Last week we marked the annual anniversary of the Dr. Martin Luther King, Jr. holiday by inviting Dr. Sonnie Hereford III to speak to the Upper School community. When most of us think about the era of civil rights in Alabama, we remember the dramatic scenes that took place in Selma, Birmingham, and Montgomery. Huntsville rarely gets mentioned, but we’d be mistaken to assume that the there wasn’t conflict here and that the integrated society that we take for granted today just happened overnight.
Dr. Hereford is an eighty-one-year-old retired physician who led the movement here on the ground to integrate Huntsville’s schools. The son of a black sharecropper and Baptist minister, Dr. Hereford graduated from all-black schools before heading off for medical training at Meharry Medical School in Nashville. Beginning in 1956 he served as a physician in his native Huntsville, a career that spanned 37 years of practice.
Dr. Hereford’s presentation connected with our students because of his treasure trove of stories that gave detail and authenticity to a world that for many of us feels so long ago. He recounted how challenging it was to practice medicine for long hours at a time in Huntsville Hospital and, because of the color of his skin, be barred from the hospital cafeteria and from local diners. With great specificity he described how black patients were relegated to what was called the Annex, or Colored Wing, of Huntsville Hospital. This segregated area contained only fifteen beds, so if more than fifteen black patients were admitted at a time, they would be stuck in the halls and dirty, unkempt waiting rooms, even if beds were open in the main hospital.
One of Dr. Hereford’s avocations was playing the violin, and he practiced routinely with an instructor. On one occasion his teacher reported that a visiting violinist had lost his instrument in transit to Huntsville for an evening concert, and asked if he could borrow Dr. Hereford’s for the event. On his way home from work late that afternoon, Dr. Hereford reckoned with the incongruity that his violin was welcome at the concert hall, but because he was born African American, he was not welcome as a patron of the arts.
Dr. Hereford risked his entire career by becoming involved in the civil rights movement, but he understood that segregation of any kind thwarts and stunts our self-perception, and that he was called to rally behind Dr. King and other leaders to make Huntsville a better place for all its citizens. In the end, he led the fight to integrate Huntsville’s schools, and he famously walked his son Sonnie Hereford IV into the Fifth Avenue Elementary School in 1963, a whole nine years after the Supreme Court’s landmark case to integrate the nation’s public schools, Brown v. Board of Education.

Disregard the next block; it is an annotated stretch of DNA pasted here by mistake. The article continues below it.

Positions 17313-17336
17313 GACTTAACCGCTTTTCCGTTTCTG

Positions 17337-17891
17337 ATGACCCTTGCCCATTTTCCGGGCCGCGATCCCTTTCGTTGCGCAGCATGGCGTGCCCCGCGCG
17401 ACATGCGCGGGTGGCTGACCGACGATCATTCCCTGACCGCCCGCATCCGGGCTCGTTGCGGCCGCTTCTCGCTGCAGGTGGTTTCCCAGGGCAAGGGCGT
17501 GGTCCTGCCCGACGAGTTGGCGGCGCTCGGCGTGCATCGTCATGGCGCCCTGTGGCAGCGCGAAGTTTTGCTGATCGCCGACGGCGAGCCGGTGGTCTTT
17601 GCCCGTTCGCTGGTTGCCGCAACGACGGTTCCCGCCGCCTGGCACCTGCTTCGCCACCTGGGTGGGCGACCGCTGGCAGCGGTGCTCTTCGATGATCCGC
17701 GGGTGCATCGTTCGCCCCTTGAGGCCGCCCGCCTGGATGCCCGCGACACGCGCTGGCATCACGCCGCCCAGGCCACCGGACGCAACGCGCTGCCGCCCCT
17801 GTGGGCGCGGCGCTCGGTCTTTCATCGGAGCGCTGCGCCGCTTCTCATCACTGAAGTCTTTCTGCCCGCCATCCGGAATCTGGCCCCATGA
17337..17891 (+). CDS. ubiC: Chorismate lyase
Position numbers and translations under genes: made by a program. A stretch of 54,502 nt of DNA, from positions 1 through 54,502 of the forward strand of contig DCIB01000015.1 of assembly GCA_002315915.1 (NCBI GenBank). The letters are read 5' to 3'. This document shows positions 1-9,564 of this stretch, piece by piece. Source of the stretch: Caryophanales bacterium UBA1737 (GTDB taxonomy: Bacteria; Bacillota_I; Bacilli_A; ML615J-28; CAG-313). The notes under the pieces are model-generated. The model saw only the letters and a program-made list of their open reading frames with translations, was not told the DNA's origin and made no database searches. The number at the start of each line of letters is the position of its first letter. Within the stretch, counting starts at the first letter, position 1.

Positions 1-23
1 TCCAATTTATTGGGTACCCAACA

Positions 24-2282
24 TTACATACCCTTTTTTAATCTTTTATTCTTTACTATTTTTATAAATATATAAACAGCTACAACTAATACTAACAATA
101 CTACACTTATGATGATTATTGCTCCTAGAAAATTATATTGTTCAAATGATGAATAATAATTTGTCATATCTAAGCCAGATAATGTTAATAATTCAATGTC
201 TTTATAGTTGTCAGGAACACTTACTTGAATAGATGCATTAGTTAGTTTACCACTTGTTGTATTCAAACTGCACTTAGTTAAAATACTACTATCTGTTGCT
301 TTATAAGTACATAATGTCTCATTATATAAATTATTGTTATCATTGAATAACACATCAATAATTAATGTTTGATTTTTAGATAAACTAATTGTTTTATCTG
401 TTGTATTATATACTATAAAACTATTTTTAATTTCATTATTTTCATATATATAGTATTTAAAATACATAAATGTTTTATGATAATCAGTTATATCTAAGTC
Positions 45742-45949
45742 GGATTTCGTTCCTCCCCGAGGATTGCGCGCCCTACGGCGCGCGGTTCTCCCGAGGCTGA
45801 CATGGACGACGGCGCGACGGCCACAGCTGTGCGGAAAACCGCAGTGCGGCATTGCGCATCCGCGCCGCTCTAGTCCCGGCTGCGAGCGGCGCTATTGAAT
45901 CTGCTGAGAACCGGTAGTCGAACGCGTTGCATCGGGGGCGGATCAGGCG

Dr. Hereford’s participation in the movement was risky for his medical practice. As a physician, he always answered the phone. But late night calls began to shift from the typical request for his medical expertise to hateful threats against himself and his family. He learned to answer the phone as if he were a policeman at his house to separate the calls that needed attention from the cowardly ones that were designed to throw him off course.
Dr. Hereford’s presence at Randolph last week was meaningful in large part because his experience is so closely connected to our community and because his life shows how intellect can combine with courage to make the crooked places a little straighter. Even if federal government dollars and investment in the space industry tamped down the likelihood of a civil rights crisis akin to what occurred in Birmingham, Dr. Hereford’s experience reminds us that in Huntsville freedom was never free.
Dr. Hereford hit all the right notes. He closed his presentation by appealing to the students to take the baton and continue his life’s work as an advocate for freedom. That message should resonate with all of us, no matter what our political beliefs. King believed that “change does not roll in on the wheels of inevitability, but comes through continuous struggle. And so we must straighten our backs and work for our freedom. A man can’t ride you unless you bend your back.” Those are values are timeless and should inspire us to stand a little straighter and reach beyond ourselves to make high-minded use of our education for the greater good of our communities.
Photo: Dr. Hereford and his son, Sonnie Hereford IV, the cover image of Dr. Hereford's memoir, Beside the Troubled Waters.